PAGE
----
Nevertheless, the State Department loves this methodology.  Whether they "learn" it in international relations or political science classes or at the Foreign Service Institute in Washington, I know not.  This method seems to be as popular among political appointess as among career FSOs.  Group think?  Similar "educational" backgrounds?  Who knows?  In any case they love this process and seem to almost invariably try it, unimpressed by previous failure.

The Camp David 2 negotiations were a good example of this.  There were so many ridiculous things done at CD2 that it is difficult to concentrate on just one, but…  Arafat and Barak were brought together there to finalize an overall agreement.  In the aftermath of failure, the architects of that failure all claim that nothing so grand was intended.  Rubbish!  Anyone who can do research in the internet can see through that in half an hour.  Unpleasant thing, the internet.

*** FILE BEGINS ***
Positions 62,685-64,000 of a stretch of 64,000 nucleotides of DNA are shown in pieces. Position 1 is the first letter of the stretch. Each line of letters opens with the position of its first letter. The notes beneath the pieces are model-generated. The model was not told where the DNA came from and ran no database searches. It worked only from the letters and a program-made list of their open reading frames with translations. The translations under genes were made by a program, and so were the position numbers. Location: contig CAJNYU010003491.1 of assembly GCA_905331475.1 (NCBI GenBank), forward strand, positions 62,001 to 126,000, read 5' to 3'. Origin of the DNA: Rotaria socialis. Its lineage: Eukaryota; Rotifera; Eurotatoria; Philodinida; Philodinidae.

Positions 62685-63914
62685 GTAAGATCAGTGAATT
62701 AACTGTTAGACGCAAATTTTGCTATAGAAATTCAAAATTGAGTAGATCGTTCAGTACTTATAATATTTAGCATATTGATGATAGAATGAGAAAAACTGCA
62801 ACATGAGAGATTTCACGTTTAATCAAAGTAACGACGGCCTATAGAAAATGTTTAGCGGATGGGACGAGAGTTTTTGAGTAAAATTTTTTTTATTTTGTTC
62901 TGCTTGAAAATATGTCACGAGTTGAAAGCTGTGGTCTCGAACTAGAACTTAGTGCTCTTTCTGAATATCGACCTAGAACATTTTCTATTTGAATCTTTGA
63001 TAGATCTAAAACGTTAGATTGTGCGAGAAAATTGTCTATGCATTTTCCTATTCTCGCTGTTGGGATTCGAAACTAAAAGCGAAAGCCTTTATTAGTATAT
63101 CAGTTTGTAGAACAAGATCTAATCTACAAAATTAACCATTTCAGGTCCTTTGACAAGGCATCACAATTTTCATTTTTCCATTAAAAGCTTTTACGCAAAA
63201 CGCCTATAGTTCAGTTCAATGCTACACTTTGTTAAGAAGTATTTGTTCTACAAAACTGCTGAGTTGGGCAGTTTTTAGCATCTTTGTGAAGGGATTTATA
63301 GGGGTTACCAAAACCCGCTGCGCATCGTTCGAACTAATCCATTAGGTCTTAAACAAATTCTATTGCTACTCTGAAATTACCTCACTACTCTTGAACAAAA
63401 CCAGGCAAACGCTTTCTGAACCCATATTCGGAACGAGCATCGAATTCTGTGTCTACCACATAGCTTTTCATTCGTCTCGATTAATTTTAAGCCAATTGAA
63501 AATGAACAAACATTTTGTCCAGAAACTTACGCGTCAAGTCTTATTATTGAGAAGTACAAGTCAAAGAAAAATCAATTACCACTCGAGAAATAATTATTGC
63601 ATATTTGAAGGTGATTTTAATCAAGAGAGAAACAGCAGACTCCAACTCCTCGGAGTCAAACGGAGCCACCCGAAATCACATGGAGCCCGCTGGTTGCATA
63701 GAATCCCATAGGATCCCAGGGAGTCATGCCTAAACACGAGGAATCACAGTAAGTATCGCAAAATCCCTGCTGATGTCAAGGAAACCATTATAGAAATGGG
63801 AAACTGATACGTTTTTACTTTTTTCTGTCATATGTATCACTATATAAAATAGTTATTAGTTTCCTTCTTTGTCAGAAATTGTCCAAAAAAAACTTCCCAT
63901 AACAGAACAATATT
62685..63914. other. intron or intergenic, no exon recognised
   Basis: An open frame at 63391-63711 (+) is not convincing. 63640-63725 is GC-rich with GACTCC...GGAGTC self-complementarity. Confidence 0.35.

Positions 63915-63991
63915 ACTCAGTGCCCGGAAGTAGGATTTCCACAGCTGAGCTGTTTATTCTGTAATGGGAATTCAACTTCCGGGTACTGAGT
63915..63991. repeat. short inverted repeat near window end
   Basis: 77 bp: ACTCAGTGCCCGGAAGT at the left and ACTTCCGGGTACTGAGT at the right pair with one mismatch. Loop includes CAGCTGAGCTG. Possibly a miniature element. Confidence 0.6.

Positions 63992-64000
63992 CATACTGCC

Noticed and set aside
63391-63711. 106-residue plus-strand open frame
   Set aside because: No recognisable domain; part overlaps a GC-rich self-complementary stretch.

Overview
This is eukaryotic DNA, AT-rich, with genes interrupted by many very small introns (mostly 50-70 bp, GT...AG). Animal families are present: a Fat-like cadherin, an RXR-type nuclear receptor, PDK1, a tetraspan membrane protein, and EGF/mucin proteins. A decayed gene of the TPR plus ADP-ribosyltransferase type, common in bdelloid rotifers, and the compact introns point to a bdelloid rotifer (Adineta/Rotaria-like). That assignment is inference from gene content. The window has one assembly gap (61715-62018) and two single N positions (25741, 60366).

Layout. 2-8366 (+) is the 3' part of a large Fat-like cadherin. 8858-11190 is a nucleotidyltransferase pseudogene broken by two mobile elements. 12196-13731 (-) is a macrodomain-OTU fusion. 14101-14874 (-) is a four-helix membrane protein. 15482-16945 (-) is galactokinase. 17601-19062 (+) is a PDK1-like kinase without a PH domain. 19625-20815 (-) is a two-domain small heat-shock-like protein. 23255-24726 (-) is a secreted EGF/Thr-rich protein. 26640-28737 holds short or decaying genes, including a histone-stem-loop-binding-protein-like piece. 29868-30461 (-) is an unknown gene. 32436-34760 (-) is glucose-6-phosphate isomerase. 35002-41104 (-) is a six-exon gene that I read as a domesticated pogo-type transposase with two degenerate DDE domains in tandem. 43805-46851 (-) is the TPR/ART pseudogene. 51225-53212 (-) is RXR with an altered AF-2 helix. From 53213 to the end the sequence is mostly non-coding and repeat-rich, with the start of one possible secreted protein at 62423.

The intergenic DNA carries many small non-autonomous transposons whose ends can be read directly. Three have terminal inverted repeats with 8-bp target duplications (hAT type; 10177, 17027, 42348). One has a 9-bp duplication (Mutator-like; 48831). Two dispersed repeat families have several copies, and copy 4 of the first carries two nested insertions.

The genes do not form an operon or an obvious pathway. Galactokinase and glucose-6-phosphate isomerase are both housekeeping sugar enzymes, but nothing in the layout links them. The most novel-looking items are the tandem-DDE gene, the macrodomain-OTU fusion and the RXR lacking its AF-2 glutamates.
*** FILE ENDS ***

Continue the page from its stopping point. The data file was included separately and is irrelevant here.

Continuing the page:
The process that led to CD2 was said to have resolved nearly all the outstanding issues that stood as obstacles to peace between the Israelis and Palestinians.  There were only a few things left that would be resolved by the "momentum" of negotiation in an environment in which the parties were isolated in the presence of the president of the United States.  The issues?  Essentially, they came down to mutual recognition of each other’s permanent sovereignty between mutually recognized borders and an agreement on the status of Jerusalem.  That’s All!!!